For many RVs, tires can be the weak link that disrupts travel if not properly maintained. Quite often, overloading is the cause of tire failure.
Follow these simple steps provided by tire expert andVIARV member Roger Marble to increase your chances of problem-free travel.
Once you take these two initial steps, you’ll only need a few minutes each month to maintain your properly inflated tires. 1. Know the proper tire inflation pressure for your RV.
2. Ensure that your tires are always inflated to that level.
But how do you find out what your proper inflation number should be？
Determining the Correct Tire Inflation Pressure First, it’s important to note that the proper inflation level is unique to your RV. Following the suggested inflation levels provided by the manufacturer on the tire certification label is only the beginning. The manufacturer’s suggested tire inflation pressure is based on an assumption, but only you are able to determine the true weight of your RV during travel.
To learn your RV’s true weight, pack it with all the items you expect to carry on your trip – clothes, fuel, food, water, family members, and pets. Then visit a scale that can weigh your RV and provide weights by individual wheel position. This is important because the required air pressure is based on the load on each individual tire.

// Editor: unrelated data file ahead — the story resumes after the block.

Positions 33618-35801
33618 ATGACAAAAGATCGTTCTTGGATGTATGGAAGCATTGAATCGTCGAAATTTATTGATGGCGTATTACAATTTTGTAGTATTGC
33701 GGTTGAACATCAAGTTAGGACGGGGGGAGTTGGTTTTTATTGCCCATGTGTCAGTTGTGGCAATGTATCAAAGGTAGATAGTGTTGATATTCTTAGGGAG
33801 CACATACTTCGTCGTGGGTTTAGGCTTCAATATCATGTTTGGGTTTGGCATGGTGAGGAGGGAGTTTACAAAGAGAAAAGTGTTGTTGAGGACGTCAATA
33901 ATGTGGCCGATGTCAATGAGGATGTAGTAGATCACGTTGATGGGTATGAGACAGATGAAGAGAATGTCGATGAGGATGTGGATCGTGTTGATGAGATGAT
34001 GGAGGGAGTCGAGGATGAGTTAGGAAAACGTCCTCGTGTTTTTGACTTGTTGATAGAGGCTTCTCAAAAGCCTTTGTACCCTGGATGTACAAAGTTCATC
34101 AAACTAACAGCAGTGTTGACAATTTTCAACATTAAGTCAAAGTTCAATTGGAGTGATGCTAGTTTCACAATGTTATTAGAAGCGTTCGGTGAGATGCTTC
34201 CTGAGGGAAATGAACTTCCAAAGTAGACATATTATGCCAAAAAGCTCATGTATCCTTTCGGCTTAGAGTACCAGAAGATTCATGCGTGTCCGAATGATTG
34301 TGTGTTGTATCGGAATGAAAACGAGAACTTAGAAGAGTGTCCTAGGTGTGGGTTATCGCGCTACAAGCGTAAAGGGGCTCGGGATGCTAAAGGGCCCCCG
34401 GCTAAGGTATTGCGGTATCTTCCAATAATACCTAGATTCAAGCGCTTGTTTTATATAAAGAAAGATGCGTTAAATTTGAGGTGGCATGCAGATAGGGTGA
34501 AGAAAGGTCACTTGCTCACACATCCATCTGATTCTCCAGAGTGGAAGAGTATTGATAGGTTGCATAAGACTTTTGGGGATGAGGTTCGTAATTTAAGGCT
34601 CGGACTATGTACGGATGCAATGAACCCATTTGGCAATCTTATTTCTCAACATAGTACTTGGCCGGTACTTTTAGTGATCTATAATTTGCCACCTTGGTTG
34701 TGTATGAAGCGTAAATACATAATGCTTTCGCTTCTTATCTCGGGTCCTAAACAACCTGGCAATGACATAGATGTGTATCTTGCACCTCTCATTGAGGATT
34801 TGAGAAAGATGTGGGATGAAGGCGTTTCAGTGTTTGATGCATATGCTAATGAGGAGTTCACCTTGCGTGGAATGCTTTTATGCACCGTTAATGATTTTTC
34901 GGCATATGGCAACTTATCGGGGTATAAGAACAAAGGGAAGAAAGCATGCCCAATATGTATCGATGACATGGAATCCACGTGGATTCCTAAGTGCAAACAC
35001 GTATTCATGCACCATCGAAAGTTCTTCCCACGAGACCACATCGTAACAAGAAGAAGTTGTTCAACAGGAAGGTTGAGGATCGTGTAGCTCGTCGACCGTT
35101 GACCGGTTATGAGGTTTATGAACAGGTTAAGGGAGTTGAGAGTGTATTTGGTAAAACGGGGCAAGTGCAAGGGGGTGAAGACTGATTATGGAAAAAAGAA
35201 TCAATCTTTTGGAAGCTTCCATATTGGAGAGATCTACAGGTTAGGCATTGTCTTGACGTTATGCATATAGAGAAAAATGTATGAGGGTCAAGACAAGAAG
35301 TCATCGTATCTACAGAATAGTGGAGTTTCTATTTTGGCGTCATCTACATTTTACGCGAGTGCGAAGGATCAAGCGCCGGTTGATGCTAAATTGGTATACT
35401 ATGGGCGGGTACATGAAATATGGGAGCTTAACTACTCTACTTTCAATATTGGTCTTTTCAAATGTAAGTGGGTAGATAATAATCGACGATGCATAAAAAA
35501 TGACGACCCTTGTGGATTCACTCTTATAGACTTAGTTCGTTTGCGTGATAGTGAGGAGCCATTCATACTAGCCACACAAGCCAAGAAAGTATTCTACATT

Determining the Cold Inflation Pressure You will also want to be sure to determine your tires’ minimum cold inflation pressure (CIP). Visit tire manufacturer websites to find your tire brand and a table that has your tire size. Once you find that, look for the inflation level that carries your load or greater. This is the minimum cold inflation pressure, and it is recommended you go up in inflation by about 10%. Changes in air temperature, for example, can cause minor fluctuations in tire pressure, and increasing the CIP will help to eliminate the need to adjust tire pressure each time these fluctuations occur.
Measuring Tire Pressure When measuring your RV’s tire pressure, try to make sure the tire is cool and in the shade. Ideally, the tires will have not been driven on or exposed to sunlight for at least 2 to 3 hours. That usually means the best time to check your tire pressure is first thing in the morning or late in the evening once you’ve settled in after a day of travel.
Getting started is always the hardest, but by making tire maintenance — and measuring the PSI of your tires — part of your travel routine, you can greatly reduce the risk of experiencing tire failure while on the road.
This information is for educational purposes. VIARV shall not be responsible nor retain liability for RVer’s use of the provided information. Prior to making any RV service decision, you are advised to consult with an RV professional.